A new feature film set during the Oka Crisis offers a view from behind the barricades through the eyes of a young girl.

Called 'Beans,' the film is the coming-of-age story of a 12-year-old Mohawk girl during the 1990 crisis.

It's the latest project from director Tracey Deer, best known for her TV show 'Mohawk Girls.' Deer witnessed the tensions firsthand and decided years ago she wanted to tell that story.

"For me, this is 28 years in the making. I was 12 years old when I lived it. I was 12 years old when I decided I wanted to make it. It's really a dream come true for me to be here," she said. 

The film is being shot in Kahnawake, where the filmmakers have recreated the roadblocks that were erected during those difficult days. The drama unfolds from the perspective of a child inside the barricade.

"It's been a very emotional and moving experience for me. There've a lot of scenes in the film that are ripped right from my own memory, so it's been hard to revisit those times but also very empowering at the same time," she said.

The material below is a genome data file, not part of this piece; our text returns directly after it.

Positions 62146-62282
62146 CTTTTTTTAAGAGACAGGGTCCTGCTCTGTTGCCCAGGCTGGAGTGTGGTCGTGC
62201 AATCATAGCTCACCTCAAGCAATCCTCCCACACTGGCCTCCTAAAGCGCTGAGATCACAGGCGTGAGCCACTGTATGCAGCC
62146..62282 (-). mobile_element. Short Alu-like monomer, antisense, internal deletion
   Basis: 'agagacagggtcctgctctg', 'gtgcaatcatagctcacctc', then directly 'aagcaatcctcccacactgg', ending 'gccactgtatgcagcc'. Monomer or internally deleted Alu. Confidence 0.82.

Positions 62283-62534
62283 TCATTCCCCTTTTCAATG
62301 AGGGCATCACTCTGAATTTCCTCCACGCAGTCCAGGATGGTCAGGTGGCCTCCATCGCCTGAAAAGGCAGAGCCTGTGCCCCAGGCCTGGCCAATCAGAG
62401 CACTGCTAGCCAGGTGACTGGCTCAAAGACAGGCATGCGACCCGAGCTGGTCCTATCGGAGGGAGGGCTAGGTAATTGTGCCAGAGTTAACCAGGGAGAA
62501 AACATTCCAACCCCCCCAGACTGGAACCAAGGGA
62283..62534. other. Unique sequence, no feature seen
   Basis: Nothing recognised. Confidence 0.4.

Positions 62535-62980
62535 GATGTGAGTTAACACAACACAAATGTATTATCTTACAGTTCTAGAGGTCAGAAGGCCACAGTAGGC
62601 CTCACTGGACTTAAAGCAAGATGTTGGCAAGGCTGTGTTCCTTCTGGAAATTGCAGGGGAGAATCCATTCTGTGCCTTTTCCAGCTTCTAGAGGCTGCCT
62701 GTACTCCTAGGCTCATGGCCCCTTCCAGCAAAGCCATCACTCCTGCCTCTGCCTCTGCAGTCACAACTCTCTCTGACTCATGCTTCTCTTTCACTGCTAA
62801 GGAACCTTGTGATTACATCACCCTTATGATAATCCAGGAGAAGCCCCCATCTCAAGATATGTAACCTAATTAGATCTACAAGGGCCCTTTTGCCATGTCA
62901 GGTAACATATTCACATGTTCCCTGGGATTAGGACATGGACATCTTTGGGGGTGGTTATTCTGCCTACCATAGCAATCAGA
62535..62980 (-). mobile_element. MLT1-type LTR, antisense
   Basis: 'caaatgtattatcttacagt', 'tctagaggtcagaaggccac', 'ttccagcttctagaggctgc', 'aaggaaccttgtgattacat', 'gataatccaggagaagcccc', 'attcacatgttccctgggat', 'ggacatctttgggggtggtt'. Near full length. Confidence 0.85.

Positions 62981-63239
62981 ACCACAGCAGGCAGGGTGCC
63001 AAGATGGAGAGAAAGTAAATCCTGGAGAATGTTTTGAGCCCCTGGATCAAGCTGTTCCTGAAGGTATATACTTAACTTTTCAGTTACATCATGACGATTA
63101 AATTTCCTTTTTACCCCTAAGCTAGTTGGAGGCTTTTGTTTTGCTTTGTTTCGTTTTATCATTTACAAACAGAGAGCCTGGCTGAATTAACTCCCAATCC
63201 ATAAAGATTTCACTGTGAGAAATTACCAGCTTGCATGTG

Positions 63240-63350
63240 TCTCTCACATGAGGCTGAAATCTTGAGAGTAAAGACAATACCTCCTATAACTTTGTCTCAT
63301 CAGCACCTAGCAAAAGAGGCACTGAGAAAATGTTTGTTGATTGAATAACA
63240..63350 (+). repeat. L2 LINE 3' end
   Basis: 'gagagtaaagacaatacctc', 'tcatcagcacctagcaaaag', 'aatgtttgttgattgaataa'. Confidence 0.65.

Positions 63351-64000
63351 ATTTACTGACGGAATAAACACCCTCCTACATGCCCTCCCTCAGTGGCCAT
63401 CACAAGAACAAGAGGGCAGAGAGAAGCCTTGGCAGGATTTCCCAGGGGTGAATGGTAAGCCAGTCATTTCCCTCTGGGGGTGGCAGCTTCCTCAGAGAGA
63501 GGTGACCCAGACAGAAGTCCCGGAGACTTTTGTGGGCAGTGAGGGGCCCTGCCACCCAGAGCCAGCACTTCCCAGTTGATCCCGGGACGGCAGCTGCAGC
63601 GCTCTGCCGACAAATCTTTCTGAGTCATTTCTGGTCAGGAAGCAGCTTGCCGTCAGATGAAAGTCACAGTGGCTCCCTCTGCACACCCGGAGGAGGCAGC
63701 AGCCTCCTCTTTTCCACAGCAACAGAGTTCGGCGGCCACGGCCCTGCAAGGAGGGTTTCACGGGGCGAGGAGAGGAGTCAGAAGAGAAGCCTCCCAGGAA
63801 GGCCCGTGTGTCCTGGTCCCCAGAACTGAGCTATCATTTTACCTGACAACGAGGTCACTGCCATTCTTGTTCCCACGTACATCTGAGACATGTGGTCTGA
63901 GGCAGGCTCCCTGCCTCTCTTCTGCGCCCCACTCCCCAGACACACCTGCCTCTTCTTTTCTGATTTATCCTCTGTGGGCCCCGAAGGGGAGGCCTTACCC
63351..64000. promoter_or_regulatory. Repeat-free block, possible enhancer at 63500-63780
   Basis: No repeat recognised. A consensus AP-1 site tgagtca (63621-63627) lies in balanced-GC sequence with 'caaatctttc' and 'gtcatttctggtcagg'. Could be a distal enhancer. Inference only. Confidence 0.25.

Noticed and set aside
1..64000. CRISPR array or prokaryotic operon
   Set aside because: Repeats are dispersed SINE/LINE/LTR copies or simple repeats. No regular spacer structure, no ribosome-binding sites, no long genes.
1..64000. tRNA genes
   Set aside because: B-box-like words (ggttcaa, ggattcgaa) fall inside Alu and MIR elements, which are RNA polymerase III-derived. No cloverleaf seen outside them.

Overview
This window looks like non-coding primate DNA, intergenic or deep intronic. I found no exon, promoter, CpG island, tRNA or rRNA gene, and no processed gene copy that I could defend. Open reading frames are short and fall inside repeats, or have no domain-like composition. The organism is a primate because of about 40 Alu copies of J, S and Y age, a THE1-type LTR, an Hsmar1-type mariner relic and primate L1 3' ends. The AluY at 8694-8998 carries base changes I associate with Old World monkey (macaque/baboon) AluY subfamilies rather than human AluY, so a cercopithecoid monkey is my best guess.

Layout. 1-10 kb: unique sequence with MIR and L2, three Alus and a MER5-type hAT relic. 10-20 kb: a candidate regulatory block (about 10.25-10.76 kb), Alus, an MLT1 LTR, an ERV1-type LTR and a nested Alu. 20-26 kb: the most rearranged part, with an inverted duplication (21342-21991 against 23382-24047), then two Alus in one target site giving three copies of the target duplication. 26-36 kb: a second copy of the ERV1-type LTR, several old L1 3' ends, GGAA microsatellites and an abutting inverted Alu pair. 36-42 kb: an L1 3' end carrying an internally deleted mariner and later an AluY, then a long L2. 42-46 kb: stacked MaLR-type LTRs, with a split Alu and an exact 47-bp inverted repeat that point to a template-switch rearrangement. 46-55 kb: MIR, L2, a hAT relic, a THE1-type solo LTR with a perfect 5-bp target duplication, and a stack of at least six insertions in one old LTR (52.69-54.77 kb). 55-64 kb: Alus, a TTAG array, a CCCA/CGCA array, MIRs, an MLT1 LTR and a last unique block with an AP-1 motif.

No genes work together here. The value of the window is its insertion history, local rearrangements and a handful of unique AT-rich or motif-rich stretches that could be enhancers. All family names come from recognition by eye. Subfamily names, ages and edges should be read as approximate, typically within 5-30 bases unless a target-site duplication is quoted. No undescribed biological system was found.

The filmmakers went on a Canada-wide search for indigenous talent to star in the film and are halfway through shooting on location.

With this feature film, Deer hopes to breed compassion in viewers.

"I really want Canadians to understand what it means to be an indigenous person in this country. I think that level of understanding, there's still a long way to go. Indigenous people live with this type of conflict and politics every single day. The Oka Crisis gives me escalated drama, so it's a wonderful setting for the film, but I'm really looking at bringing people into our reality to create better understanding and hopefully build allies," she said. 

Named after the main characters, 'Beans' is expected to be released in the fall of 2020.